More on Photography and Blogs and Social Media

More on Photography in Museum: The Question of Reproduction

Photography in museum: the conflict of copyright and “personal use”. What museums can do to protect their collections.

photography in museums
Visitors taking photos at the John Walker Art Gallery, Liverpool (@Julia Shuvalova, 2008)

It looks like more and more art depositories are beginning to ask visitors to fill in a photography in museum permission form. I do think that this is likely to be requested in a smaller gallery rather than in a big one. Imagine the huge queue of tourists at the British Museum, all filling out permission forms…

As I stated before, I do not see any problem with restricting photography in museum at the special exhibitions, and then there is a tricky situation with the works of art by contemporary artists, as not only is there a “regular” sort of copyright which we all acquire by virtue of producing a work of art, but there is also a 70-years copyright restriction. On the other hand, those works of art can often be found online anyway, so the first question is whether the artist and the art depository by restricting the permission actually end up pushing away the benefits of being directly credited in the image?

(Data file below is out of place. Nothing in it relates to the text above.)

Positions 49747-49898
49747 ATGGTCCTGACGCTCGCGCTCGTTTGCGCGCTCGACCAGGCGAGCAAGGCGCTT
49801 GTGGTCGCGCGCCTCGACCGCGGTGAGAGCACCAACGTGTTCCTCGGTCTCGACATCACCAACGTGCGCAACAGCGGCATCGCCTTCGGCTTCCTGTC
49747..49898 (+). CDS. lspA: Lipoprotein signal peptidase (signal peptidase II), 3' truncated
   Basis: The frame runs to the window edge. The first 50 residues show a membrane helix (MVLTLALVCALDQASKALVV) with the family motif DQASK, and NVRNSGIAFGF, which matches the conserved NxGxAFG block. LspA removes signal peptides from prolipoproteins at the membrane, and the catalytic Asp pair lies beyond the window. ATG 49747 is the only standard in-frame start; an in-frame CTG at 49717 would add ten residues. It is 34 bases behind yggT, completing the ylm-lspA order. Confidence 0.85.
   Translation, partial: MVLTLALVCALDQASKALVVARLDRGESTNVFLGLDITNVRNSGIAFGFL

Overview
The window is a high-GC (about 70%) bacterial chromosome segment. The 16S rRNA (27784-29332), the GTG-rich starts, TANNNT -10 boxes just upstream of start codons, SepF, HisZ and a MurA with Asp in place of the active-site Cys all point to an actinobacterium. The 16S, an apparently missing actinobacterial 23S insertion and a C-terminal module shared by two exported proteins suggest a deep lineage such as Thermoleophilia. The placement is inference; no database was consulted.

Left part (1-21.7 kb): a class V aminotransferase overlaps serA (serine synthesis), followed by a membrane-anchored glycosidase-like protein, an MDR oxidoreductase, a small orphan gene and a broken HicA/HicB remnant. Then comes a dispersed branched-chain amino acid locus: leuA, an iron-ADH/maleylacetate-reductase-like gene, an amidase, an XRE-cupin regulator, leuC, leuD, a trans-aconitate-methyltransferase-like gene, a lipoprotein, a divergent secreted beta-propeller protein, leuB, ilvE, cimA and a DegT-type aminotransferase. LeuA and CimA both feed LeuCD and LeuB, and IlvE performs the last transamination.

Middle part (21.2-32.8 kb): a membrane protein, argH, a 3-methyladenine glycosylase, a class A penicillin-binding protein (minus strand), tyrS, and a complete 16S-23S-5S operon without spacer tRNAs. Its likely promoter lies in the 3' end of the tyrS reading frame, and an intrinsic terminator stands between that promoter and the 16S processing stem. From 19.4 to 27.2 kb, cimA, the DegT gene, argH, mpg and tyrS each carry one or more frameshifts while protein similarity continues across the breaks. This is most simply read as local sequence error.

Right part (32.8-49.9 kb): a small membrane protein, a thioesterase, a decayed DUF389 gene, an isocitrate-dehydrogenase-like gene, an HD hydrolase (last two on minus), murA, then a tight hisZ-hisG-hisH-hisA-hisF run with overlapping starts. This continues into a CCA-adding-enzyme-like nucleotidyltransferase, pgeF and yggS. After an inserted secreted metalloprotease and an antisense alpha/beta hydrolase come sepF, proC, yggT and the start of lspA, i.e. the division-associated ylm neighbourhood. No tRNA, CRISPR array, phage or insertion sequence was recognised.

Another problem is how to define the concept of “reproduction”. Indeed, if I take a photo of a painting (sculpture, photograph by the like of Man Ray, etc), I am effectively “reproducing” it. Yet again, there are so many reproductions of these works of art on the Internet, and services like AllPosters.com not only provide links to a large number of online images, they also produce quality prints. I never ordered any posters from the mentioned site or others, but it would certainly be interesting to leverage the number of prints bought by those who visited, say, the National Gallery shop online or in person, and the number of prints bought through a poster-making website.

I must admit I never looked into the relationship between AllPosters.com and any of the art depositories, whose works they print: perhaps, there is a sale commission agreement, or some such. Whatever is the answer, this is clearly the case of an image being reproduced for commercial purposes. How is this different from uploading a photo to a blog or to Flickr? As far as Flickr goes, this is currently a non-commercial service, so “reproducing” an image there should not be constituted as a commercial move.

Uploading a photo to a blog can be more complicated to an extent, if the publisher uses AdSense. My personal view, however, going off the fact that many of the images are available online via different resources, is that if the publisher intends to earn their income by “reproducing” the works of art on their blog, there is little need for them to visit a museum and twist the brains over photography permission. They can find very many images on the web, or they can scan “reproductions” from a book.